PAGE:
Would you know how to handle a crisis comms situation? A crisis can hit whatever the size or cause of your organisation. Many charities have never done any thinking or planning around crisis comms which can leave them vulnerable when one happens.
A crisis can take many forms. For example, it could be something that has happened internally (whether it is your fault or not) or a storm about something you do or are associated with (again whether true or not). Or it can be external, for example, a hot topic in your area of work which you are involved with, or something effecting your geographical community, such as a fire or flood. If handled right and in certain circumstances, you can come out the other side with new supporters or a stronger community.
A crisis can also be positive. For example, an unexpected growth, someone with a very high profile championing you, or some unplanned media profile.
Crisis comms planning
Whatever the situation, it pays to have done some thinking about the different situations which could affect you. How you respond in each situation may be different depending on how it could impact your reputation, your beneficiaries, your supporters, your employees, your partners etc. The scale of the crisis or how likely it is to escalate will also be a factor.
Can you list some possible situations which you would consider a crisis? Have any of these happened? What did you learn? What would you do differently next time and how have you documented this? What constitutes a crisis and what is business as usual?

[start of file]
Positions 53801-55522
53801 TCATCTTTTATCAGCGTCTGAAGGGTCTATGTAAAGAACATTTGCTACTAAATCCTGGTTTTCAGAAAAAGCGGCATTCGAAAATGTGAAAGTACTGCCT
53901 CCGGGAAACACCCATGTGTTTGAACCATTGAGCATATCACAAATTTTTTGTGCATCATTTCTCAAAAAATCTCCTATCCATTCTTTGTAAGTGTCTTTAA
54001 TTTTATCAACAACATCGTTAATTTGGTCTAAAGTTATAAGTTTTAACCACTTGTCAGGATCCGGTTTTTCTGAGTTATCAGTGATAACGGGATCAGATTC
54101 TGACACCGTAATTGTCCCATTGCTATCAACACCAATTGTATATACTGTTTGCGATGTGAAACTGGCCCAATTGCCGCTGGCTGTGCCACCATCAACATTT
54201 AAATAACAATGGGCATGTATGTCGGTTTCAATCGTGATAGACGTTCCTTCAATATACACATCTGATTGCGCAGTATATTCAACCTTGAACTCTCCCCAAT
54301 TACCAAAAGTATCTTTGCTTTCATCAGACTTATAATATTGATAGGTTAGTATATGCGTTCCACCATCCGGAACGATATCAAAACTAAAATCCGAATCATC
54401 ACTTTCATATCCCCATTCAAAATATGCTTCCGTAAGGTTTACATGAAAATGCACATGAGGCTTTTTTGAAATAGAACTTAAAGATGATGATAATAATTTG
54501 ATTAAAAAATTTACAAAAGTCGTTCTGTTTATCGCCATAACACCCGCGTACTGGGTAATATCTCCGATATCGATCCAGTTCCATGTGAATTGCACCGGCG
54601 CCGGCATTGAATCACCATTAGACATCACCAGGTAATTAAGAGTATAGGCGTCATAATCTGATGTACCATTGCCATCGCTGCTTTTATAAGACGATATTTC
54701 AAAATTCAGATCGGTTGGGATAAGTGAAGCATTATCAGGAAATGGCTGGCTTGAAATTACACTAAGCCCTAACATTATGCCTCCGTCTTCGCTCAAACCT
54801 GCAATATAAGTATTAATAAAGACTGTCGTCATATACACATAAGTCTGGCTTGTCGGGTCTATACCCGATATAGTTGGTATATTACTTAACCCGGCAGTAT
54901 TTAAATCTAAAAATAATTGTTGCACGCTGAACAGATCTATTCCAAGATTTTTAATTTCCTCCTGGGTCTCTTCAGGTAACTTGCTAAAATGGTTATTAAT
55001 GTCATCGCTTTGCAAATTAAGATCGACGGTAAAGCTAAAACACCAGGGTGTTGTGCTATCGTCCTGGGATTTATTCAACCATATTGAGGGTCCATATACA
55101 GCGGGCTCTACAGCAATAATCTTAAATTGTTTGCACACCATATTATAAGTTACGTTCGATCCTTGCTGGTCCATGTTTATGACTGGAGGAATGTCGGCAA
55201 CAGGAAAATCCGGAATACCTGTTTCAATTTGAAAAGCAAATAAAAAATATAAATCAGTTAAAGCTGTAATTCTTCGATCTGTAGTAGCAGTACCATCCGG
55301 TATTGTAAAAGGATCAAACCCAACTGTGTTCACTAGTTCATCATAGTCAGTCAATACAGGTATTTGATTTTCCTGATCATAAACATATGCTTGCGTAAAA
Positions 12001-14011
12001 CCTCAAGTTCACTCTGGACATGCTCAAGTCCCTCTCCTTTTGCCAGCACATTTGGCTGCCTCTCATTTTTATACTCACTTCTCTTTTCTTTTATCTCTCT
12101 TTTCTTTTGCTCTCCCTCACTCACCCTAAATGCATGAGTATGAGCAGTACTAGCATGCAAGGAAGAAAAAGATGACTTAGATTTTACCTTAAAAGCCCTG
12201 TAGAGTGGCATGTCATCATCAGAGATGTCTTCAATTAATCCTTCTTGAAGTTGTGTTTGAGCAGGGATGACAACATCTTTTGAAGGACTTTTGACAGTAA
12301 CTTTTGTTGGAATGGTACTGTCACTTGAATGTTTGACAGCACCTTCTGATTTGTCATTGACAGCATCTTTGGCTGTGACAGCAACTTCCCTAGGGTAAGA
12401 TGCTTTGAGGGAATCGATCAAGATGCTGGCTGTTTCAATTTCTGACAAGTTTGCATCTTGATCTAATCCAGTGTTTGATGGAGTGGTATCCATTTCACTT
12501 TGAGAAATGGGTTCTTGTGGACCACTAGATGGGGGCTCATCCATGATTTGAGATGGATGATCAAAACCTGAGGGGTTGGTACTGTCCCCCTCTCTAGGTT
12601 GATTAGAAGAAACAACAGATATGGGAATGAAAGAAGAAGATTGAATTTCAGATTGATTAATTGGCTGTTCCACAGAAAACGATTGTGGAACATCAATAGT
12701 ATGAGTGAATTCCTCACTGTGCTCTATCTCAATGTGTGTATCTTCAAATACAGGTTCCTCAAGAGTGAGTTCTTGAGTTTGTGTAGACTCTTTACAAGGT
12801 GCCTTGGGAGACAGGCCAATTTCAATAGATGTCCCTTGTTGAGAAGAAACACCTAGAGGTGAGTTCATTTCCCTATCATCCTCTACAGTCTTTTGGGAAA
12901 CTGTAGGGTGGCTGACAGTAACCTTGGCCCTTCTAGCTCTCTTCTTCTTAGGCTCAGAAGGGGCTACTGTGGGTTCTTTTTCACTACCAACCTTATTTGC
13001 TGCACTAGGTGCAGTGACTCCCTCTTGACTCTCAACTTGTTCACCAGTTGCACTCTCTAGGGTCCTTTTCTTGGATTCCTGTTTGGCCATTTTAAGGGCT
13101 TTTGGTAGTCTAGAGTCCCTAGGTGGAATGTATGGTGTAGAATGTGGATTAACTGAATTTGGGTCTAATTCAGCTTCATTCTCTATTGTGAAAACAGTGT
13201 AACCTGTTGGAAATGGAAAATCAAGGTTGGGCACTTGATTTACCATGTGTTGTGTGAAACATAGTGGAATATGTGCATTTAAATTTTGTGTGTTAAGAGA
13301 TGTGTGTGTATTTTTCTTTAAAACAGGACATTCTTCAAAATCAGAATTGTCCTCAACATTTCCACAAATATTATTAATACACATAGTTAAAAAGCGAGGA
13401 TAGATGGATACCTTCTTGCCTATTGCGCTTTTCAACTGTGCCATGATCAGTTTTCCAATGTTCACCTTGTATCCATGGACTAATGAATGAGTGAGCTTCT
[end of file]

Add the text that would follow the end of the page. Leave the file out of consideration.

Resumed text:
If you are at the start of a crisis, would you know what to do? It can feel a bit ‘rabbit in headlights’ if you haven’t been in a situation like this before. It is good to plan for some of the logistics. For example:
- Who should be on your crisis comms team? Do they have defined roles? Is there someone in charge?
- Where should you meet?
- What tools do you need? Such as laptops, phones, a big wall and post-its?
- What channels would you use or avoid? (see using social media for crisis comms)
- How can you work best as a team to keep other informed about what is happening?
- What if it happens out of office hours? Do you have each other’s contact details or passwords? Would you respond from home or all go to the office? Do you have keys? Can you access the website or other channels remotely?
Building your crisis comms skills
Nothing beats actually being in a crisis to develop your skills. In my career I have lived through a few and can remember them very clearly. You learn a lot by being tested in this way. And if there is a next time, instinctive skills kick in.
Can you run a crisis simulation in your team? Can they write a press release under pressure and know how to get it signed off quickly? Do they know when they should involve the CEO or trustees? Have they got a collective tone of voice to be able to collectively respond to social media comments? Do they agree about when or how to respond to a fictional but possible situation? Can they make decisions quickly?